An attitude that’s tough to shake

In a different study, we wanted to see the extent to which this was a uniquely American phenomenon. So we recruited participants from France, the U.S. and India — countries chosen for being low, medium and high, respectively, on Hofstede’s industry-indulgence dimension, which captures the extent to which a given culture is work-oriented and values self-reliance.

We asked them to indicate the degree to which they agreed with the idea that leisure is wasteful. Consistent with the prevailing stereotypes, there were far fewer French participants who believed that leisure was wasteful compared to American and, especially, Indian ones.

But French people who held a negative view of leisure were as likely to be stressed, anxious and depressed as their American and Indian counterparts. So while Americans and Indians might more readily believe that leisure is wasteful, the consequences of holding this belief are universal.

The COVID-19 pandemic has had a pronounced effect on the way we live, work and socialize. During this period, many people have taken a step back and reevaluated their priorities.

We wondered whether people’s attitudes toward leisure had shifted. Since we had data from both pre- and post-pandemic studies, we were able to compare the two.

To our surprise, we didn’t find any evidence of these beliefs declining after the pandemic.

To us, this revealed how entrenched the belief that leisure is wasteful can be.

Not all leisure is equal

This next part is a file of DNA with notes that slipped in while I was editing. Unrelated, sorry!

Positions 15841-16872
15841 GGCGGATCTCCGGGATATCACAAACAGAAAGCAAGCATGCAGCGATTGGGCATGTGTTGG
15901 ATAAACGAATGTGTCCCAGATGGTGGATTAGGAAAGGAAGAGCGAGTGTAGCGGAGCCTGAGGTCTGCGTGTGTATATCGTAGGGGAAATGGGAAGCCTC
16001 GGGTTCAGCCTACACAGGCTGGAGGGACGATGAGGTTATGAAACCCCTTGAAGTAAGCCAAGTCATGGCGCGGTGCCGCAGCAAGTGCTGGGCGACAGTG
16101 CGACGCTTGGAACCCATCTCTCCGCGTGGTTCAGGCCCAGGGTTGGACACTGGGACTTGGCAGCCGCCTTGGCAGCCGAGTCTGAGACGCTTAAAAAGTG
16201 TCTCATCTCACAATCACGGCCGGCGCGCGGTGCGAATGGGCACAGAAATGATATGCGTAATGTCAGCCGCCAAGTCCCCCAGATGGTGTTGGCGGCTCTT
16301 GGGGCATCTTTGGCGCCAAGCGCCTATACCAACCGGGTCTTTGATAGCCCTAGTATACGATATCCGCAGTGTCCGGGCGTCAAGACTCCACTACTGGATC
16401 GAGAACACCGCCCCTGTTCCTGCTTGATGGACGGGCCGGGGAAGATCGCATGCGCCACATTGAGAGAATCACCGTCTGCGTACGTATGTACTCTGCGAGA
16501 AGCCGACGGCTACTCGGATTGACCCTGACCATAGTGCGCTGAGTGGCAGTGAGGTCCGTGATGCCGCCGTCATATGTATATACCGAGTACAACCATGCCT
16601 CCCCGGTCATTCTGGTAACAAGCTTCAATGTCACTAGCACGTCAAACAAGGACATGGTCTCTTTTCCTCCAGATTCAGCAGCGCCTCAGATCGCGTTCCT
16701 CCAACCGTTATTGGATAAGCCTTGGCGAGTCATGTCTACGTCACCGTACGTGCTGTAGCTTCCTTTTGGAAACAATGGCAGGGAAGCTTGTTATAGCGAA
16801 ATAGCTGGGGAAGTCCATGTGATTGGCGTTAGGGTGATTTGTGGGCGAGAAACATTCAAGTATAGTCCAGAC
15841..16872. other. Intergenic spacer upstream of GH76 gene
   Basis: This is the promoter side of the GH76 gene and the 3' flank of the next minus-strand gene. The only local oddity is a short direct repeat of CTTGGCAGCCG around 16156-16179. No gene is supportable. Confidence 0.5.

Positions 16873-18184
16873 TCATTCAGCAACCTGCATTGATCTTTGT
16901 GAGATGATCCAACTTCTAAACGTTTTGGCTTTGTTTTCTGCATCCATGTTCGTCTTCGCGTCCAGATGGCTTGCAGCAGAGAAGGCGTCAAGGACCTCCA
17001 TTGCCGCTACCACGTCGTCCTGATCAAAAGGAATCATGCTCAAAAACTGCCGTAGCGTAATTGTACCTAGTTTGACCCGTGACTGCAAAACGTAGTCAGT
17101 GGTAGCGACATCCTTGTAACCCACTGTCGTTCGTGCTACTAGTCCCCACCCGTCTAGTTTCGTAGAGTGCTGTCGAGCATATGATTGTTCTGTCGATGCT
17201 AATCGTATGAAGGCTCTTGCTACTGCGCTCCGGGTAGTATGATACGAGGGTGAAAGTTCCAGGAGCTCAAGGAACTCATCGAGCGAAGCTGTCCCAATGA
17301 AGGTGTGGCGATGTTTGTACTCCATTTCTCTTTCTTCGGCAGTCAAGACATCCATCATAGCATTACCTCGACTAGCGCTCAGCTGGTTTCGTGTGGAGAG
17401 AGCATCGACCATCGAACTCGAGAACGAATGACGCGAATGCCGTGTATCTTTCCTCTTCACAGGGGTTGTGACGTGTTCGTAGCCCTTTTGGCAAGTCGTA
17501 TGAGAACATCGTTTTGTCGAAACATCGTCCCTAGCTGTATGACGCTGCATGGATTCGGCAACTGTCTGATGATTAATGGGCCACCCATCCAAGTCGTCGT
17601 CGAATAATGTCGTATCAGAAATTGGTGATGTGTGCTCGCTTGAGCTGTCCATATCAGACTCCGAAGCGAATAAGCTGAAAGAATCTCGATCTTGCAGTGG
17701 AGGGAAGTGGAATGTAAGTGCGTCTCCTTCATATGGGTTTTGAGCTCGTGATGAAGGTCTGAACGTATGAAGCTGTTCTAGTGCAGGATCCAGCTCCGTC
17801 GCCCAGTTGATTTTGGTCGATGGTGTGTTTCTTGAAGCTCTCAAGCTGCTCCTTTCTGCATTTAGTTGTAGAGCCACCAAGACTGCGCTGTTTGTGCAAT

In the studies I described above, we focused exclusively on what psychologists call “terminal leisure” — leisure that takes place purely for enjoyment.

This differs from “instrumental leisure” — leisure that might serve a larger purpose, like making friends or staying healthy, and therefore feels more productive.

So we explored whether the negative attitudes toward leisure would be less detrimental for instrumental leisure activities.

In 2019, on the Monday after Halloween, we asked participants to recall what they did and tell us how much they enjoyed it. We found the belief that leisure was wasteful was particularly detrimental for the enjoyment of terminal activities like going to a party. On the other hand, it boosted the enjoyment of instrumental activities, such as taking their kids trick-or-treating, which could be seen as a bonding experience.

The good news? Whether a particular activity is terminal or instrumental leisure is relative and depends on the person and the situation. For instance, people may exercise for fun (a terminal motivation) or to lose weight (an instrumental motivation). The frame can always be changed.

It might not be easy to change what you believe about leisure. But by reframing leisurely activities as instrumental, more people can hopefully reap their true benefits: satisfaction, recuperation, improved mental health — and, yes, chilling on the beach for the sake of chilling on the beach.

Selin Malkoc is an associate professor of marketing at The Ohio State University.

This article originally was published on The Conversation.